For the past five years there has been nothing but bad news in the Middle East. Everything was falling apart. The number of failed states grew, the region was crumbling, foreign interventions were increasing and regional warfare proliferated.

We, the inhabitants of this region, found our place in the world declining. Asia had grown more important and there were alternatives to oil.

The Arab world (the bulk of the Middle East) had missed out on the global democratic revolution that followed the collapse of the Soviet Union and was unable to weather the “Arab Spring” revolutions that ended up inflicting on the region and the world the largest ever wave of terrorism and violence parading in the name of religion.

In fact, things were not quite as bad as portrayed with amazing zeal by the media and politicians. All the Arab monarchies, whether oil-rich or oil-poor, withstood the storm. Egypt, the most populous, most strategically and most historically important Arab nation, also held firm against the onslaught of religious fascism.

In fact, it succeeded in ousting such a movement from power and, although it has had to pay the price of terrorism, it has progressed in its political and economic recovery. But perhaps the best good news is that the Arab powers that survived the storm soon began a counterattack on several fronts, using the weapons of diplomacy or military might, and sometimes working together with other countries in the world, and at other times working independently.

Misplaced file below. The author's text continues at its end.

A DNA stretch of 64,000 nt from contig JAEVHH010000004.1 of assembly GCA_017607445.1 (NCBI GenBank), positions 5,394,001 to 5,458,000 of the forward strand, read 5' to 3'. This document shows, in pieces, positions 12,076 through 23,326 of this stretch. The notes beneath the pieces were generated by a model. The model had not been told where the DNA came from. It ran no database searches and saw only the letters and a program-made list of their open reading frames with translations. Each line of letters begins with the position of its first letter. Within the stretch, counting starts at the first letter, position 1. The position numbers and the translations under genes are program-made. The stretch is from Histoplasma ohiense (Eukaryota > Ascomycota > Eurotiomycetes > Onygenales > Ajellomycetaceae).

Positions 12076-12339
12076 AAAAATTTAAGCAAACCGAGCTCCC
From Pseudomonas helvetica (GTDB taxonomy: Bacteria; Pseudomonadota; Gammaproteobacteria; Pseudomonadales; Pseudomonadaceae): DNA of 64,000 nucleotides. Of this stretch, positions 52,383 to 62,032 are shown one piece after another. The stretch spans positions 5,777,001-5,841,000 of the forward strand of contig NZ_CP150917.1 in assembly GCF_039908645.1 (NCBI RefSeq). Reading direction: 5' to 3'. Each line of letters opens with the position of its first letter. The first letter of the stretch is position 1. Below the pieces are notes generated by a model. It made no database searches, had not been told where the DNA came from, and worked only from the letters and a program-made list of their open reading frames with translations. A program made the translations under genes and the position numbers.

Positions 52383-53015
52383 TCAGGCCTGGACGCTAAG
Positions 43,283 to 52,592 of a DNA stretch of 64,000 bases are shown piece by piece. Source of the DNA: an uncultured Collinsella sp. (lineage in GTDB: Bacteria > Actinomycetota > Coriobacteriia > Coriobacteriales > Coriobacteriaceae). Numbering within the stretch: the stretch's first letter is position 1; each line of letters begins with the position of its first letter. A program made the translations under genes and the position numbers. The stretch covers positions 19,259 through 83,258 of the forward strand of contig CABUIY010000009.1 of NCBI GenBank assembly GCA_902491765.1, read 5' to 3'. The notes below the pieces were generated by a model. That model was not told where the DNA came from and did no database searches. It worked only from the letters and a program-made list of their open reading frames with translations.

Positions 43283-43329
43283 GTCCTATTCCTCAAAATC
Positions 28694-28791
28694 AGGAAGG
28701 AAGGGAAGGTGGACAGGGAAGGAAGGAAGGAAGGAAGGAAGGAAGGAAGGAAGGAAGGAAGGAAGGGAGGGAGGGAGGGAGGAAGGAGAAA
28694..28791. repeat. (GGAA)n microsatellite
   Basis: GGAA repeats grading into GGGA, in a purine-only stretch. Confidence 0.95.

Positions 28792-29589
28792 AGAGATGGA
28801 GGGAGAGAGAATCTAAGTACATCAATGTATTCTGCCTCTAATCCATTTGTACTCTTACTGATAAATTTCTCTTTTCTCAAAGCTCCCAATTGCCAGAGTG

The theatres for these battles have been in Syria, Iraq, Yemen, the Sinai, Libya and other areas in Africa and Asia. In one way or another, each of these arenas imposed its particular logic in terms of the network of regional and international alliances and the political and/or military approaches to solving the root problem.

Yemen, today, is like a light at the end of the tunnel. This crisis called for an approach based on the creation of an Arab coalition led by Saudi Arabia, an international coalition that gets what it needs from the US, and a local Yemeni alliance based around the legitimate leadership of the country.

This Yemeni alliance rejects not only the ousted regime of Abdullah Ali Saleh and his clique but also sectarian rule (the Houthis) funded and armed by a regional power (Iran), and terrorists of all stripes, especially Al-Qaeda.

The military strategy began with a counterattack against the Islamic State (IS) group in Iraq and Syria by the US-led regional and international coalition. The coalition used intensive aerial bombardments to pave the way for a future ground offensive to change realities on the ground.

The approach was meant to be a practical translation of President Barack Obama’s vow to “degrade and ultimately destroy” IS. At the time there was considerable scepticism over excessive reliance on air power. Many argued passionately in favour of boots on the ground.

More than a year and a half since the onset of operations on the Syrian-Iraqi front and a few months since operations began in Yemen, the situation between the two fronts could not be more different. While the former is much worse, Yemen is like a bright dawn on the horizon.

The strategy (to degrade and destroy the enemy), as applied in Yemen, proved remarkably successful. For one, there was sufficient patience. No one was in a hurry for results, thereby depriving the enemy (the Houthis and armed forces loyal to Ali Abdullah Saleh) of a strategic asset that they could have used to their advantage.